Changing your habits of health to balance a career with a personal life — which are now more often intertwined than not — doesn’t necessarily have to include drastic changes.
Sometimes, it’s smaller and intentional decisions that make a difference.
Peppers, Tomatoes, Peace
Tammy Lee, CEO of Red Wing-based medical device company Xena Therapies, admitted she has not done a “great job” of balancing life and managing stress during this whirlwind of a year. Her company, founded in January, had to be temporarily shut down due to COVID-19, and she’s been working day in and day out to pivot the business model.
“It’s all you think, live, and breathe when it’s yours,” Lee said of running your own company versus working for one.
With an executive corporate background, Lee explained there’s an entirely different level of stress and pressure in this endeavor. Now that it’s summertime, however, one small way she’s managing stress and improving her habits of health is by starting a garden with peppers and tomatoes. The hobby gets her outside, produces healthy food options, and provides stress relief.
“[My] wellness and mental health and nutrition will improve with this salsa garden,” she said.
With a daughter and dog at home, Lee enjoys cooking and connecting over dinner each night.
“It’s therapeutic to cook a healthy meal for your family,” she said.
Jesse Haas, a certified functional nutritionist and co-founder of holistic healthcare community Wellness Minneapolis, highlighted the importance of the dinner ritual.
“It doesn’t need to be complicated but getting in the kitchen is a key component to building wellbeing in a lifestyle,” she said, mentioning that cooking was essential for having a real handle on a healthy diet.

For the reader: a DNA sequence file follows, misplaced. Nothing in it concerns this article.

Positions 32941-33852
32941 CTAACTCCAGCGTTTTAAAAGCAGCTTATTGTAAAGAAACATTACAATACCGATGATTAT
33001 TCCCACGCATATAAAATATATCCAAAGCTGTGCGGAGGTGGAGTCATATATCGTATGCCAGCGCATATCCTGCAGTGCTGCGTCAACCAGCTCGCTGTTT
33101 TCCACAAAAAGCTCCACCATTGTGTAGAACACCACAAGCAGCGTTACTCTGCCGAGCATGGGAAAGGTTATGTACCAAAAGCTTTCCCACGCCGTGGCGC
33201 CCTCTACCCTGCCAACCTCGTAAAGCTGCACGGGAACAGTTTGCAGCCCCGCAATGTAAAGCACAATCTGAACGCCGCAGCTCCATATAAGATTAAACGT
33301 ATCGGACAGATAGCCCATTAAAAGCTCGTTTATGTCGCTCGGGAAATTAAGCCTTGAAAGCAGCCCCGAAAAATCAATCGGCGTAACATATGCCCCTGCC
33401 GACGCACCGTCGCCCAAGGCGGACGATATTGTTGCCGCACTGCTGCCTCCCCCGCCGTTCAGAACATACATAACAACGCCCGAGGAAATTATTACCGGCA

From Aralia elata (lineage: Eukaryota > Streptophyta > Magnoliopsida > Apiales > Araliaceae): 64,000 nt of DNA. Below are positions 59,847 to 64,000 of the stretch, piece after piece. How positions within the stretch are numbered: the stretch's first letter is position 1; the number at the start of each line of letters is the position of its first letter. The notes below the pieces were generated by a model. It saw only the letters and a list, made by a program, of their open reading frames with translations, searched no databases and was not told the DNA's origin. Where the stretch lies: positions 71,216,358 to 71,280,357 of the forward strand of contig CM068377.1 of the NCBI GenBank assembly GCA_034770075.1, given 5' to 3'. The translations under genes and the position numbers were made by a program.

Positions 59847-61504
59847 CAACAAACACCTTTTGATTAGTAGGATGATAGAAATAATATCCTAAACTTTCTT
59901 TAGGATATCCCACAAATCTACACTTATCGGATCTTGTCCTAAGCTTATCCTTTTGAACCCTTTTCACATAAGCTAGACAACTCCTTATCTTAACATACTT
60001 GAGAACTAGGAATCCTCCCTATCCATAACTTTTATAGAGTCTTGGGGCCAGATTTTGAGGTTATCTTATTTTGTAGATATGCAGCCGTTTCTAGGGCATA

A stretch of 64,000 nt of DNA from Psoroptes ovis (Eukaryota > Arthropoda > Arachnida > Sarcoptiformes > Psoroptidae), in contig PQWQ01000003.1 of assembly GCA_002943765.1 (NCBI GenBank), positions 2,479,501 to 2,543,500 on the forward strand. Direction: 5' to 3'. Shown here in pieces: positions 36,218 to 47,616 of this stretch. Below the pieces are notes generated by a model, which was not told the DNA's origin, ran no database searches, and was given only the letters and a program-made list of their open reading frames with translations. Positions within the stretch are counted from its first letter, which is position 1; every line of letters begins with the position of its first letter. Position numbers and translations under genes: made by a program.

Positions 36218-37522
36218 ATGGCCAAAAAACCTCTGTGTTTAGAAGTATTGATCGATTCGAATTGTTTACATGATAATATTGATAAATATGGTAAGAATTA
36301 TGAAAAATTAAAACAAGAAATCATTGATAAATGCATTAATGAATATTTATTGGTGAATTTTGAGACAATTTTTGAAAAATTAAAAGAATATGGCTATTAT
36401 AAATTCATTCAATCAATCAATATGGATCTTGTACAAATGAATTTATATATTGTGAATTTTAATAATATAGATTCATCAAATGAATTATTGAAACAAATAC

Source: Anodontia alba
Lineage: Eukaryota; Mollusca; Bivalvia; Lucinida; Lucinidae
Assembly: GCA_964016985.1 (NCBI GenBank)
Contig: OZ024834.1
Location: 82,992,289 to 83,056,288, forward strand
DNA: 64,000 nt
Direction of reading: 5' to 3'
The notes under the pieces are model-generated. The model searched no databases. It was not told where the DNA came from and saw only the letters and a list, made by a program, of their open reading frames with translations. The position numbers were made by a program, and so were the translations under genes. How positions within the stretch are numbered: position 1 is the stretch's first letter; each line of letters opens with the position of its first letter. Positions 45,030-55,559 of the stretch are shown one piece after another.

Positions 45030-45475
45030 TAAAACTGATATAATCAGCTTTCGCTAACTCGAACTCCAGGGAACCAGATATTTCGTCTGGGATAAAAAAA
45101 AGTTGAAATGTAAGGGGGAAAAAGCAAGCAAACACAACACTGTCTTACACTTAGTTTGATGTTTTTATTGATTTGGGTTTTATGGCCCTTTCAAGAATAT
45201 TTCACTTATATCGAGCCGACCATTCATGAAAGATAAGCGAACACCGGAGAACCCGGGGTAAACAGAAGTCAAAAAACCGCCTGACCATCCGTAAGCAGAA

The employees of Xena Therapies also find a way to connect by taking turns bringing in lunch for one another at the recently re-opened plant. Lee said sharing meals as a work family builds collegiality and also ensures lunch breaks are taken.
Get a Little Nutty
Akua Konadu, a social media strategist who helps entrepreneurs grow their businesses through Instagram (her business launched in January), has started setting timers for herself to make sure she’s taking breaks to eat.
“I’m the type of person who doesn’t eat if the work isn’t done,” Konadu said. “That’s not healthy, so I’ve had to physically schedule food in.”
Experiencing burnout to the point of health issues at her previous job, Konadu had to learn what worked best for her and incorporate that into her own business.
“My worth was attached to my work,” she said of why she overworked herself. “Now that I have my own business, I shape it to what I want to do and what brings me joy.”
Accepting this and stepping out of the nine-to-five routine has greatly improved Konadu’s mental health. Now, she works from about 11 a.m. to 7 p.m. with breaks, tries to be intentional with what and when she eats — she suggests nuts as a healthy snack — and has a new slogan:
“If it costs me my peace, it’s too expensive.”
Interested in hearing more about health lifestyles from Minnesota entrepreneurs? Check out some other entries in our Work Well series!